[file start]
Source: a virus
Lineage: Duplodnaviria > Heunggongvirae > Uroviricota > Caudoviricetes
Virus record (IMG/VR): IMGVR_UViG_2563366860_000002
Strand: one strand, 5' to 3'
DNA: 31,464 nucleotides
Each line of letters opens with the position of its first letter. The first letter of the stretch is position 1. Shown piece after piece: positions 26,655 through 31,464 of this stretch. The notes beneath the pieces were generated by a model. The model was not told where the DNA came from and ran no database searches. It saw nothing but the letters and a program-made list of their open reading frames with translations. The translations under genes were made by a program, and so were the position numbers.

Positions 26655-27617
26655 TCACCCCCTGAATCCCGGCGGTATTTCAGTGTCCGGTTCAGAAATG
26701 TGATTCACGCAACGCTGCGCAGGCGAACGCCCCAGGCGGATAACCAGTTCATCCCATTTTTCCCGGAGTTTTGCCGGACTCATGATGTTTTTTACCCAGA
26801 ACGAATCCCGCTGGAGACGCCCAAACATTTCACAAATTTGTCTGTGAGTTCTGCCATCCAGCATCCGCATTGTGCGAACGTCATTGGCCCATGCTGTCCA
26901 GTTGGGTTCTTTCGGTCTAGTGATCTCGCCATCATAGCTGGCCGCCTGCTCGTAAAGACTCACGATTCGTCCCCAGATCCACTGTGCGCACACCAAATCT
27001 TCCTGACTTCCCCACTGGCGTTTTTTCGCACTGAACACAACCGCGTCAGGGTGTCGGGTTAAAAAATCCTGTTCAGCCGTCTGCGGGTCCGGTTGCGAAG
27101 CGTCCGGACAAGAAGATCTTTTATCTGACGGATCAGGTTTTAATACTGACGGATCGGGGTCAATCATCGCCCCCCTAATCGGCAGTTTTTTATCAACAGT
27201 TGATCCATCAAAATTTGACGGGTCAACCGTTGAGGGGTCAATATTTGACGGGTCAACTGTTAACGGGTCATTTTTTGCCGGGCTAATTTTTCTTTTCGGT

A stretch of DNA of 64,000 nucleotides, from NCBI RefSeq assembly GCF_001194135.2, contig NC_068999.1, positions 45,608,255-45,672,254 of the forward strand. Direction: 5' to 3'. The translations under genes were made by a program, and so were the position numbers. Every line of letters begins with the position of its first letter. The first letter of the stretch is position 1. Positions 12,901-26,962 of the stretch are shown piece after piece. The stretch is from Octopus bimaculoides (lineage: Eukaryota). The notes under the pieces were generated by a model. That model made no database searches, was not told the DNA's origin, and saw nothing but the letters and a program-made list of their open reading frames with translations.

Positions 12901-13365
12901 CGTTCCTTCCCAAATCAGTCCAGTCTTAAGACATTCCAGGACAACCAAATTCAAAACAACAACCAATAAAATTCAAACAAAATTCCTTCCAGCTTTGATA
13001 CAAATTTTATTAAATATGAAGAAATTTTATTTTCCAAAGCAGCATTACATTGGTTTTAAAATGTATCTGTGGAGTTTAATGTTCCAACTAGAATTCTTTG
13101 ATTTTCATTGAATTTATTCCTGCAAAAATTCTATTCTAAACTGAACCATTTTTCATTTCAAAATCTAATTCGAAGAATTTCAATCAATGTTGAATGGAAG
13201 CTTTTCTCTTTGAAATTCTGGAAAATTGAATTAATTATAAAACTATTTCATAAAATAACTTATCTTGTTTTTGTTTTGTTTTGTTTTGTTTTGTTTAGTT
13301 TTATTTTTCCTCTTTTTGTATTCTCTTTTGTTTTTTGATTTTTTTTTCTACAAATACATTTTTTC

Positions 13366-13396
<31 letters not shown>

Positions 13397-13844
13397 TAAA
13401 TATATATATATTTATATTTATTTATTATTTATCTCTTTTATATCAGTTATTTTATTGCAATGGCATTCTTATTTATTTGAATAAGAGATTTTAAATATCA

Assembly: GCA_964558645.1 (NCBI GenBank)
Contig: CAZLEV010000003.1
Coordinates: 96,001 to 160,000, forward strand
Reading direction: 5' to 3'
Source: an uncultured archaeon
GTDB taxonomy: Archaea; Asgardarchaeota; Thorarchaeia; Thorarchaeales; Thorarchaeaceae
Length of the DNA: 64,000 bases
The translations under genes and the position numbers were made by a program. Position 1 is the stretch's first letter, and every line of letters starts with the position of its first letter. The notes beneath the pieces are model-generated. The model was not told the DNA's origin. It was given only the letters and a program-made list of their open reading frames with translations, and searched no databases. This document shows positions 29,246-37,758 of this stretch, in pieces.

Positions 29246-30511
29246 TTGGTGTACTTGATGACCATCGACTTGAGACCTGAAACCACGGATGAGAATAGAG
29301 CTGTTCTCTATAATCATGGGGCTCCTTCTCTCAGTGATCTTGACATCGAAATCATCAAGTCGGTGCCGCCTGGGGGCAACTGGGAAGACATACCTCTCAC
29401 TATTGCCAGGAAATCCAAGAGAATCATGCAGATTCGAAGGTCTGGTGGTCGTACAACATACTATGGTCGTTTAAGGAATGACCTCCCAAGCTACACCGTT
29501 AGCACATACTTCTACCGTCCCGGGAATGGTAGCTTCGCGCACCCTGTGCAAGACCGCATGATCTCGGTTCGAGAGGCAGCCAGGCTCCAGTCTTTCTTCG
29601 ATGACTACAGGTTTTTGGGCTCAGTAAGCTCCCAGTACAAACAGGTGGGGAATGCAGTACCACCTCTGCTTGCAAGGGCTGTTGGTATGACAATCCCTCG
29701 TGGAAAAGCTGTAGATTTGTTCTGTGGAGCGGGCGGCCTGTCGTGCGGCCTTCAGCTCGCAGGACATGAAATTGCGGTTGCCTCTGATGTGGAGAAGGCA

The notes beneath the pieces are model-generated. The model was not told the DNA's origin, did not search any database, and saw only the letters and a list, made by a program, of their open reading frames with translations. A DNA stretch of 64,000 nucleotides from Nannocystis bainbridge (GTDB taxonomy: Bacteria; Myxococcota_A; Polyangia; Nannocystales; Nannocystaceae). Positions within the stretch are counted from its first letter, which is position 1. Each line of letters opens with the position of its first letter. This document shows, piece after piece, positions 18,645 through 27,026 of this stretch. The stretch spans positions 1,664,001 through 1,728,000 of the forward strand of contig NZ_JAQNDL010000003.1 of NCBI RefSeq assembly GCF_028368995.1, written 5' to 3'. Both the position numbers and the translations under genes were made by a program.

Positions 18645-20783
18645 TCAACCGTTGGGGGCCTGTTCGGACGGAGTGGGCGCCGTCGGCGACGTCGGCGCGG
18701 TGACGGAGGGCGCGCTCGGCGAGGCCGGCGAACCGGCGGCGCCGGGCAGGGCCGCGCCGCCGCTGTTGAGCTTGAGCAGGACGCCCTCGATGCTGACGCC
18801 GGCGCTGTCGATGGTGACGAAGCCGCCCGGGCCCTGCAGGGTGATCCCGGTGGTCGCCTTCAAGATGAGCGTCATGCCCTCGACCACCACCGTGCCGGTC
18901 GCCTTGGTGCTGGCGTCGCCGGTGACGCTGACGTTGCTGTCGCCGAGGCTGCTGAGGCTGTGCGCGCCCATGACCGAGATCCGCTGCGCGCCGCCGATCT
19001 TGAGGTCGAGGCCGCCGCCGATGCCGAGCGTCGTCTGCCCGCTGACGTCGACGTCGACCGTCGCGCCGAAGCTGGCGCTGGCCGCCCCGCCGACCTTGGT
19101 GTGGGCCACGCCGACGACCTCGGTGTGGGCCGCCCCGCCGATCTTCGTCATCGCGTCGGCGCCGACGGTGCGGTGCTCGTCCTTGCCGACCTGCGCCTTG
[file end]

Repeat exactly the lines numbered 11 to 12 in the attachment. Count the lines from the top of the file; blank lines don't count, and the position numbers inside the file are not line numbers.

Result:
26901 GTTGGGTTCTTTCGGTCTAGTGATCTCGCCATCATAGCTGGCCGCCTGCTCGTAAAGACTCACGATTCGTCCCCAGATCCACTGTGCGCACACCAAATCT
27001 TCCTGACTTCCCCACTGGCGTTTTTTCGCACTGAACACAACCGCGTCAGGGTGTCGGGTTAAAAAATCCTGTTCAGCCGTCTGCGGGTCCGGTTGCGAAG